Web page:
Cheetah to offer robots for rent

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Intelligent robots are often portrayed as omnipotent assistants in movies and novels, but in fact they are far removed from people's daily lives due to technological deficiencies and extravagant prices.

A Chinese company aims to change that by bringing smart machines to companies and houses at affordable prices.

For about 2,999 yuan (US$475) per month, consumers can rent a smart robot produced by Cheetah Mobile Inc, which is best known for its utility apps in foreign countries.

After renting the robot for 18 months, at a cost of around 54,000 yuan, customers can keep the robot forever, making it much cheaper than rival products.

Guo Xuan, deputy director of Beijing-based Yizhuang Smart Robotics Industry Research Institute, said the move may create a new way of selling robots at China.

It can accelerate the popularity of robots, but efforts are needed to ensure product quality.

Cheetah Mobile claimed the robot, known as the Greetbot, could serve as a security guard to patrol workplaces at night and automatically turn off all lights when the employees finish work.

At the launch event, Greetbot showcased its capability of offering reception services to people who visit companies and hospitals. The robot is part of a broader product range Cheetah Mobile unveiled on Wednesday night in Beijing, including an accompanying robot for children and a robotic arm that can make coffee.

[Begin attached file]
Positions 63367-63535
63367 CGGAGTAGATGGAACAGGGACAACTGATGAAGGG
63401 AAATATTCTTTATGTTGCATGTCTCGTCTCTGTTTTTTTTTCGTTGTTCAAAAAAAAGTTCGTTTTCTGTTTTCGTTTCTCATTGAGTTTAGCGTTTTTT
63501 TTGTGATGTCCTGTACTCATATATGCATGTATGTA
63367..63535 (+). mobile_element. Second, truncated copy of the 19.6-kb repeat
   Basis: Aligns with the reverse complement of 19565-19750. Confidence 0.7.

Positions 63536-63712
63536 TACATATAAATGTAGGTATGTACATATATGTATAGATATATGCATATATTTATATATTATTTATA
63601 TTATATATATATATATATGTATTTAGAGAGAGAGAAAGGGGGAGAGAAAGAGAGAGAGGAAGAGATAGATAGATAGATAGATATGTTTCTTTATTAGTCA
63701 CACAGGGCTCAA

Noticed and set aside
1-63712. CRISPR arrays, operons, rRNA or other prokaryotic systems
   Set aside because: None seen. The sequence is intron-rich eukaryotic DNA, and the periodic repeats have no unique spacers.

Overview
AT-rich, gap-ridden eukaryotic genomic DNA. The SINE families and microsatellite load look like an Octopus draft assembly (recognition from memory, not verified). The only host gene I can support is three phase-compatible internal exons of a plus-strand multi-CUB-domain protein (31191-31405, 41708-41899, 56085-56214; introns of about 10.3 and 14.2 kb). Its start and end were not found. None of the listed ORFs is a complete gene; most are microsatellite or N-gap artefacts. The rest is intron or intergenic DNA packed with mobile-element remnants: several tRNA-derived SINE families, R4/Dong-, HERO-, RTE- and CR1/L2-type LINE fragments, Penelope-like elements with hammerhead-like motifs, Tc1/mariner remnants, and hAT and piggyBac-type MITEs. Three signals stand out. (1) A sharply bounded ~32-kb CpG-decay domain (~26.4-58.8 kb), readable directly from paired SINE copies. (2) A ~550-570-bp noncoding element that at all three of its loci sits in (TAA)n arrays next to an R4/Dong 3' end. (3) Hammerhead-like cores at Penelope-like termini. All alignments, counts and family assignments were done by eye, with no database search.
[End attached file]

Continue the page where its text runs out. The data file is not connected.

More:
The move showcased its determination to gain a presence in the booming sector. China is the world's largest market for industrial robots, and the aging population also creates a growing demand for service robots in the medical, healthcare, education and entertainment sectors.

On Thursday, Midea Corp said it will set up a joint venture with German robotics company Kuka AG to build a production plant in China. Midea has acquired Kuka to boost its competence in the robotics sector.

Fu Sheng, chairman and CEO of Cheetah Mobile, said despite the intensifying competition, the robotics industry still boasts many opportunities.

"Most companies are just assembling robots and few of their products are really helpful. We are rethinking what features are required and which price range will be accepted by consumers," Fu said.

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